HERRING v. WIGGINSAnnotate this Case
HERRING v. WIGGINS
1898 OK 60
54 P. 483
7 Okla. 312
Supreme Court of Oklahoma
C. T. HERRING et al.
E. S. WIGGINS, County Treasurer of Woodward County
¶0 1. INJUNCTION--Order of--Appeal--Time of Taking. A party who procures a temporary injunction to issue may appeal from an order of the judge, made in chambers, modifying such temporary injunction, under the provision of section 4463, Statutes of Oklahoma 1893; but the petition in error must be filed in the supreme court within thirty days from the date of such order, and the court or judge has no power to extend or enlarge such time.
2. APPEAL--Writ of Error--Dismissal. A writ of error for the purpose of reviewing an order of the district judge, made in chambers, modifying a temporary injunction, will be dismissed where it is filed more than thirty days after the making of such order.
3. INJUNCTION--Order Modifying--Right of Appeal Statutory. The right to an appeal from an order of the judge modifying a temporary injunction only exists by virtue of statute, and is in derogation of long-established rules of practice, and must be strictly construed.
4. SAME--Res Adjudicata. Such an order is merely an interlocutory order, and is not res adjudicata, but the whole subject-matter may be retried and reviewed on final hearing of the cause.
Error from the District Court of Woodward County; before Frank Dale, District Judge.
Suit by C. T. Herring and others against E. S. Wiggins, county treasurer. From an order modifying a temporary injunction, plaintiffs bring error. Dismissed.
Houston & Marum and Asp, Shartel & Cottingham, for plaintiffs in error.
B. B. Smith, for defendant in error.
BURFORD, C. J.:
¶1 The plaintiffs in error filed their petition in the district court of Woodward county against the county treasurer, praying that he be enjoined from proceeding to collect certain taxes assessed against them. In the absence of the district judge from that county, the plaintiffs procured from the probate judge a temporary injunction restraining the collection of said taxes. Afterwards the defendant appeared before the district judge at his chambers in Guthrie, and obtained a modification of the temporary injunction granted by the probate judge. To this order the plaintiffs excepted for the purpose of having same reviewed in the supreme court upon the petition in error. The judge at the time of granting the order gave the plaintiffs sixty days in which to make and serve a case. The order modifying the temporary injunction was made on September 7, 1896. The case was served on November 5, 1896. The petition in error was filed in this court on March 20, 1897. No briefs have been filed for either side.
¶2 Section 4463, Statutes of Oklahoma, 1893, provides "that when an order, discharging or modifying an attachment or a temporary injunction, shall be made in any case, and the party who obtained such attachment or injunction, shall except to such order, for the purpose of having the same reviewed in the supreme court, upon petition in error, the court or judge granting said order shall, upon application of the proper party, fix the time, not exceeding thirty days from the discharge or modification of said attachment or injunction, within which such petition in error shall be filed; and during such time the execution of said order shall be suspended, and until the decision of the case upon the petition in error, if the same shall be filed; and the undertaking given upon the allowance of the attachment shall be and remain in force until the order of discharge shall take effect. If such petition in error shall not be filed within the time limited, the order of discharge shall become operative and be carried into effect; and the certificate of the clerk of the supreme court that such petition is or is not filed, shall be evidence thereof."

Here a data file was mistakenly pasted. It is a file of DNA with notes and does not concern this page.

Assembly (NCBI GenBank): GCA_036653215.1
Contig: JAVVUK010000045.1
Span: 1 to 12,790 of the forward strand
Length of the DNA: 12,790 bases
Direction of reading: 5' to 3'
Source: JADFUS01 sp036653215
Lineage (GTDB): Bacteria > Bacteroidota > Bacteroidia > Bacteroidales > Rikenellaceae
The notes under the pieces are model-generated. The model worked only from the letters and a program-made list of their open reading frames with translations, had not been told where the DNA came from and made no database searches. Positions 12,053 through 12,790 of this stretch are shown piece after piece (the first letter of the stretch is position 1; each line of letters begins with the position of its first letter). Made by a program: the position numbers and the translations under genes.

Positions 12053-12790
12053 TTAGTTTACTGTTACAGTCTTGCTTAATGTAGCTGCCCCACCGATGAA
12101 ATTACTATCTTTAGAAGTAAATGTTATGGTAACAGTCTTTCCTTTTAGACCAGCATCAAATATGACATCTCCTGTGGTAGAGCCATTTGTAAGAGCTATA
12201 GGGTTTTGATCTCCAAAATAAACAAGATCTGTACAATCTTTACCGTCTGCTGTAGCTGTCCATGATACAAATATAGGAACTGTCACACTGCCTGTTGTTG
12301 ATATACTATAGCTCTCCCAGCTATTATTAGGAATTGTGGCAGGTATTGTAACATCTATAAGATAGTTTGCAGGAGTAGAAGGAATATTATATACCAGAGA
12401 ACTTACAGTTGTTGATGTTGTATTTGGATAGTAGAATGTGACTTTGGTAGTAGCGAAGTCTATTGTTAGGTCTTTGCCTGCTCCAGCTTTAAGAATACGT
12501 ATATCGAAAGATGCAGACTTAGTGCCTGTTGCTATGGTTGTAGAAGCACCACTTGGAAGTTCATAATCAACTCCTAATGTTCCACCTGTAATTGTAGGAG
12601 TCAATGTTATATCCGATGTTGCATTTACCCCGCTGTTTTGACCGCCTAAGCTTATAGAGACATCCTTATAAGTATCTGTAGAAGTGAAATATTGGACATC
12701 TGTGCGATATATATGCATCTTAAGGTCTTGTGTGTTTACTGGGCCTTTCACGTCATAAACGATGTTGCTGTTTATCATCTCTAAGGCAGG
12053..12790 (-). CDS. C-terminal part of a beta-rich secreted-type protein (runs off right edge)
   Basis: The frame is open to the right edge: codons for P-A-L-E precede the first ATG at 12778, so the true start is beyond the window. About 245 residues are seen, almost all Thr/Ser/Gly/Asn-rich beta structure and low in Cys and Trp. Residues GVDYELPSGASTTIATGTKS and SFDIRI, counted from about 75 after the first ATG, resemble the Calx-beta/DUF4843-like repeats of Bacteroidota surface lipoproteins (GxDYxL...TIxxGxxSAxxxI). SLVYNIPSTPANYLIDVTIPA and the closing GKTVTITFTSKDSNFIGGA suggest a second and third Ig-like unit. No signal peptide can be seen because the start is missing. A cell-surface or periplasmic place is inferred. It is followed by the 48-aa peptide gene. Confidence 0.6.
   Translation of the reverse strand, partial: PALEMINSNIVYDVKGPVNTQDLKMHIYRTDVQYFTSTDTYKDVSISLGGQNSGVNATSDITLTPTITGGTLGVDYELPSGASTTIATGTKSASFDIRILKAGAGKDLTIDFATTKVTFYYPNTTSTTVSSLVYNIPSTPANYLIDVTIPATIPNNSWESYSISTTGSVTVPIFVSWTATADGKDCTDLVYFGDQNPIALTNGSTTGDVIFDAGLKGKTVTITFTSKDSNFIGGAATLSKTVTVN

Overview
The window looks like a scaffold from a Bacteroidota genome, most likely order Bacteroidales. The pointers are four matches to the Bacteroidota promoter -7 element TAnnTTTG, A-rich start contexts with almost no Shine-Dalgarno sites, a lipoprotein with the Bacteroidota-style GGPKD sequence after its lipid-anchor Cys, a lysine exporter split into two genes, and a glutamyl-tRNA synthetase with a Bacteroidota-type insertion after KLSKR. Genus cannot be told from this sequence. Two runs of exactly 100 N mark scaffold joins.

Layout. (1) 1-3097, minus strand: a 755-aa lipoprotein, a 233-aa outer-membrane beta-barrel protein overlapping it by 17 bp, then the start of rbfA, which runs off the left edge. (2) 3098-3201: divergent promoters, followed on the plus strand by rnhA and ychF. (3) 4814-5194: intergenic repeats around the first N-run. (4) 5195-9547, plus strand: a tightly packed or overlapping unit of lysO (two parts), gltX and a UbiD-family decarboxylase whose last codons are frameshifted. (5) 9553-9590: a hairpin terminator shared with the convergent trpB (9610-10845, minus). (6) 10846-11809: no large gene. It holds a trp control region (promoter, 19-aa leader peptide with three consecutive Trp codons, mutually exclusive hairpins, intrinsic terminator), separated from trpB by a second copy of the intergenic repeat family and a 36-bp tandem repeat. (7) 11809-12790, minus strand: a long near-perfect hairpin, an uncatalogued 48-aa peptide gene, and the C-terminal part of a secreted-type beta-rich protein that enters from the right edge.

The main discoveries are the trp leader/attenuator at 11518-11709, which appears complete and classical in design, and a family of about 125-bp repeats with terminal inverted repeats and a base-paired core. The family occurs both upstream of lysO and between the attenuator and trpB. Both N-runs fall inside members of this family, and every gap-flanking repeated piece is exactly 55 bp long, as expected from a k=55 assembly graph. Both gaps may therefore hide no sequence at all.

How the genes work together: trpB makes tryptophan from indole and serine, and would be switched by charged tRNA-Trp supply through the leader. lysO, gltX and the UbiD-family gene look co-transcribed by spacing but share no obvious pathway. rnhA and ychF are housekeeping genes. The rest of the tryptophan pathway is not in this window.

¶3 In the absence of a statute authorizing an appeal from an order of the judge made in chambers, no such right exists. Such statutes are in contravention of established rules of long standing, and should be strictly construed. This statute authorizes an appeal from an order modifying a temporary injunction, but, in order to be effective or confer jurisdiction, such appeal must be taken within thirty days from the time the order is made. The court or judge has no power to extend the time. The time within which the appeal is to be perfected may, in the discretion of the court or judge making the order, be less than thirty days, and it is questionable whether any appeal lies from such an order unless the time is fixed as provided in the statute by the court or judge. But in no event can an appeal be taken, or writ of error filed, after the expiration of thirty days from the time of making the order. The purpose of this statute was not only to afford a speedy method for review of such orders, but also to require speedy proceedings if the complaining party desired to be relieved of such an order. Such orders are not a final determination of the rights of the parties, but are only interlocutory, and the entire subject matter is subject to determination on the final trial of the cause. (Bank v. Barkalow, 53 Kan. 68, 35 P. 796; Stapleton v. Orr, 43 Kan. 170, 23 P. 109.)
¶4 It follows that, as the writ of error in this cause was not filed in this court until long after the statutory time had expired, the appeal must be dismissed. The appeal is dismissed at the costs of plaintiffs in error.
¶5 All of the Justices concurring.